I'm about to turn 60, and if my parents were alive today I'd tell them that I finally get them -- or at least one aspect of their lives. It wasn't my father's fondness for white loafers without socks or my mother's penchant for forgetting to remove the Hydrox box from the oven before turning it on (double baked cookies were a staple in our family).
I'm referring to their music and the gulf that existed between what I and they listened to and prized.
This all came about because suddenly I've become the same musical fogie in my daughter's eyes that my parents were in mine. It wasn't always this way. When Lizzie was four, my wife and I would pack her in the car on the way to a cross-country race with the Ramones blasting on the stereo to fire up our legs. For years, we'd hear her singing, "I Wanna Be 'Sezzaded' in the back seat, and when I played our special John Fogerty song we'd dance together in mutual delight.
But then somehow she turned 15. "You don't know Marina and the Diamonds?"
"You don't like Lana Del Rey?"
Suddenly, it's 1970, and I've got Tommy blasting on my $50 stereo, and my parents are screaming "Turn that down! How can you listen to that stuff?"
"It's a rock opera by the Who, Ma, how can you not like this?"
Now, let me just say what you're probably thinking: you can't equate Lana Del Rey with the Who or Ed Sheeran with The Beatles or One Direction (Lizzie hates them, but I'll use them as an example anyway) with the Stones. Fact is, you can't. The music of that generation was special. When I think of 1969 alone, it's just overwhelming to think of who was at or near their primes: the Beatles, Stones, Who, the Band, Joplin, Hendrix, Joni Mitchell, the Motown acts, the Dead, Airplane, S&G, CSN, CCR, the Cowsills (just testing to see if you're still reading this). My God.
But the thing is this: no matter how good it was, to a 15-year-old it is still was our music, not hers and she just has no interest. Was I any different? Nope. Sinatra, Glen Miller, Tommy Dorsey, they sucked! Nat King Cole? You've got to be kidding! The Mills Brothers? Don't make me laugh!
Oh, was I insufferable. At least Lizzie is nice about it, but consider this: the Beatles made their debut on Ed Sullivan over 50 years ago. When I was 15, the equivalent breakthrough would have been Paul Whiteman on the radio in 1920.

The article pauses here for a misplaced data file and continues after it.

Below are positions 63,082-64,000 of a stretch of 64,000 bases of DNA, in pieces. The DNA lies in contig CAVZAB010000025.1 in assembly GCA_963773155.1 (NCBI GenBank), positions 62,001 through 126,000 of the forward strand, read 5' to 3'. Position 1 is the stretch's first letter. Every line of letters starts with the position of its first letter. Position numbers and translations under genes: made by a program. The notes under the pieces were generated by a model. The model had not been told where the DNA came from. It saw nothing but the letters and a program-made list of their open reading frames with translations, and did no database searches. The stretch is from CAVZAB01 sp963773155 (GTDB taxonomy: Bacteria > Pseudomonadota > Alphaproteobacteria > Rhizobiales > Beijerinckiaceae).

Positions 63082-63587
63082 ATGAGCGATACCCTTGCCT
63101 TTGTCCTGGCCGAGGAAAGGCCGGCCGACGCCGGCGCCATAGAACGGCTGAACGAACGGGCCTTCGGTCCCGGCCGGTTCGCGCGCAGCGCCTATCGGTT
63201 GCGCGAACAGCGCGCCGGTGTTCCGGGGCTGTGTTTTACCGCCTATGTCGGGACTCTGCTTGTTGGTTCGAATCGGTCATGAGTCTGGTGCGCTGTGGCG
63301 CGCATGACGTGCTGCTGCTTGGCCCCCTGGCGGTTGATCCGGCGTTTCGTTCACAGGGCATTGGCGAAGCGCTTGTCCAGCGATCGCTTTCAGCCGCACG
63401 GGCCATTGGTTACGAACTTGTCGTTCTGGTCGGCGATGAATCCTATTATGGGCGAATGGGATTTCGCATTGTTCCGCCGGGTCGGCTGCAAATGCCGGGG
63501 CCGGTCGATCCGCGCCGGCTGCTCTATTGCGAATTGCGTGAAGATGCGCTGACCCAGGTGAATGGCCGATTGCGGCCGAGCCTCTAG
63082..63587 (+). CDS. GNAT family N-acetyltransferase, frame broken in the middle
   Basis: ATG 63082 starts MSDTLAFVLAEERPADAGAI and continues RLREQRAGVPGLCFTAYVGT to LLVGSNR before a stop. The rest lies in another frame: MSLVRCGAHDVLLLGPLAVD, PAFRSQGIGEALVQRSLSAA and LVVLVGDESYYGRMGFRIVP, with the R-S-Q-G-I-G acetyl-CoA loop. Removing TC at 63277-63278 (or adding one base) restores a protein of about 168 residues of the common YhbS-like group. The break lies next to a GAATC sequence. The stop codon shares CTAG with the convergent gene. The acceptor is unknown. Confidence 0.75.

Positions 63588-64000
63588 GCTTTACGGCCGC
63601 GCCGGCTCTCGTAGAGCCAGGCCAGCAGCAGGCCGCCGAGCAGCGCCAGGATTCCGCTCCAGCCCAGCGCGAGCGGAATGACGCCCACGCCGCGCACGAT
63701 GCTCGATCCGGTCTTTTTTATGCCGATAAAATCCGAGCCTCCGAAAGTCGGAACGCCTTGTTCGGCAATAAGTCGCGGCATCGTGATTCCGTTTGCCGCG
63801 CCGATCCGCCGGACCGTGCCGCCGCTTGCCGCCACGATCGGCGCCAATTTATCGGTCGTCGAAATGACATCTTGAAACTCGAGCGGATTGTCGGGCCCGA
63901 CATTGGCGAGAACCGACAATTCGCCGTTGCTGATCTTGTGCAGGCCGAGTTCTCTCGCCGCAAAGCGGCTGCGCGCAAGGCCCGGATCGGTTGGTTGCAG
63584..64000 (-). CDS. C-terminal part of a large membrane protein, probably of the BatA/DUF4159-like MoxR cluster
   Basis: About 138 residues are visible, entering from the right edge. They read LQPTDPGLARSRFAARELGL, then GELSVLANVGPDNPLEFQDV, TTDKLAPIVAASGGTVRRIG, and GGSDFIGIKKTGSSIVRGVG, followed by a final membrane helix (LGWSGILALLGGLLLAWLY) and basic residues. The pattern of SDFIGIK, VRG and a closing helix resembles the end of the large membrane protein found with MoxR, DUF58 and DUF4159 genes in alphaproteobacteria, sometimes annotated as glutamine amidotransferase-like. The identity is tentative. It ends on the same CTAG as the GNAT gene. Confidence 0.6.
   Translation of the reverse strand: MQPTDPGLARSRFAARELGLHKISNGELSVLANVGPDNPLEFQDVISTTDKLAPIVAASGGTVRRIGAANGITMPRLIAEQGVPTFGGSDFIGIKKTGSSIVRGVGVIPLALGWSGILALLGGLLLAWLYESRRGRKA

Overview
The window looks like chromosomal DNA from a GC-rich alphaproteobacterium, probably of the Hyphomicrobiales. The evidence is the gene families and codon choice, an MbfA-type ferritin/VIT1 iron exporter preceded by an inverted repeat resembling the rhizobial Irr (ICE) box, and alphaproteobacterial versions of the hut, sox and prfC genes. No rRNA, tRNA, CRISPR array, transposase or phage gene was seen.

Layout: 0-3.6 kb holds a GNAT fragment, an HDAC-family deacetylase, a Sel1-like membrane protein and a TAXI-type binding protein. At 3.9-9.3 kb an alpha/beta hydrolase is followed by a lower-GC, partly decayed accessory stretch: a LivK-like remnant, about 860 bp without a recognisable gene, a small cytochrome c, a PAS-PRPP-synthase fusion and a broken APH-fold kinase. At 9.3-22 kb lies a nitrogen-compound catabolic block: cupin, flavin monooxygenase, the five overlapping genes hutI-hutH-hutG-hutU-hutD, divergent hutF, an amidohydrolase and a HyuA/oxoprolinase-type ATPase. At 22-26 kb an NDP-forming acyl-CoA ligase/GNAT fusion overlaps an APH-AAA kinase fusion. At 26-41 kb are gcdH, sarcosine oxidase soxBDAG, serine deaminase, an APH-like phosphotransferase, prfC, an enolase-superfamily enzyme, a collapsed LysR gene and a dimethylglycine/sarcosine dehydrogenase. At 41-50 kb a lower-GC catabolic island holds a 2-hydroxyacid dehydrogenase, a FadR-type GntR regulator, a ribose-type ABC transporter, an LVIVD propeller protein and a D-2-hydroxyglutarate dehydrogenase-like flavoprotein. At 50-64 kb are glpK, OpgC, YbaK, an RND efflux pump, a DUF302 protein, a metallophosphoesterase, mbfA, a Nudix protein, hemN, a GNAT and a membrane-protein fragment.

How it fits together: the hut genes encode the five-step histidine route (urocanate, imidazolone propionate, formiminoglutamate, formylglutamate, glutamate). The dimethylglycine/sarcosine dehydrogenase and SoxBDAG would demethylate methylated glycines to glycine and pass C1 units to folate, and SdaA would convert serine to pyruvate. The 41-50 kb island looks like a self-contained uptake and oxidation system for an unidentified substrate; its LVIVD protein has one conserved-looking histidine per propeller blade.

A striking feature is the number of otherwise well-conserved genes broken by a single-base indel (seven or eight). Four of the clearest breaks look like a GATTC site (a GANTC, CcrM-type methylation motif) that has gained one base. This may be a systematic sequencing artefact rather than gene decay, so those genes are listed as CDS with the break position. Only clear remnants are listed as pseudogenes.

And I have to admit, my parents could occasionally show some tolerance, probably more than I show. They took us to see "Help" and "Hard Days Night." They sat through Woodstock, the movie (although my father kept referring to Ten Years After as "Ten Long Years). And in 1973, my Dad grew sideburns and liked to do the white-man's lip bite while dancing to "Tie a Yellow Ribbon." That's about as far as he got though.
Me, I've learned to love Sinatra and big band music (spent tonight playing "Choo Choo Choo Boogie on my ukulele -- hell I play the ukulele). One of the highlights of my journalism career was harmonizing "Paper Doll" with my friend Lenny Del Genio, the guy who shot Moe Green in "The Godfather." If only I had it in me to ask my parents to sit down with me in front of our record player and put on their favorite records. Who knows, they might have interrupted their golf games to play some of them for me.
Their record pile did inadvertently change my life though. Among their records were two "I Can Hear it Now" lps by Edward R. Murrow. Each track was a major news story of the thirties to the the Fifties. I was fascinated by the track about the Hiss-Chambers case. "One of these two men was the most convincing, calculating and cool liar in the history of Washington hearings." Thanks, Mom and Dad. Fifty years and 100,000 FBI files later, I've figured out the answer. The book should be done in a couple of years.
And Lizzie, I'm thrilled that she loves her music, and occasionally, even have a cross-generational breakthrough. A few weeks ago, she told me how she loves really old music, and had I ever heard of the Talking Heads. Then she pulled out her ipad and cued up Crowded House's "Don't Dream It's Over." You know this song, she asked me incredulously?
Now, I don't want to exaggerate our progress. That same night, she scrolled through her ipad and said to my wife, "This band's after your time, so you probably don't know them." It was Nirvana.
She thinks Elvis Presley was weird, and when I suggest she listen to "The Weight" or "Satisfaction" she just rolls her eyes. You can't win them all, or at least not yet. I still have hope though. In the meantime, O'l Blue Eyes is cued up while I think of my folks.
I will never, ever wear the white shoes though.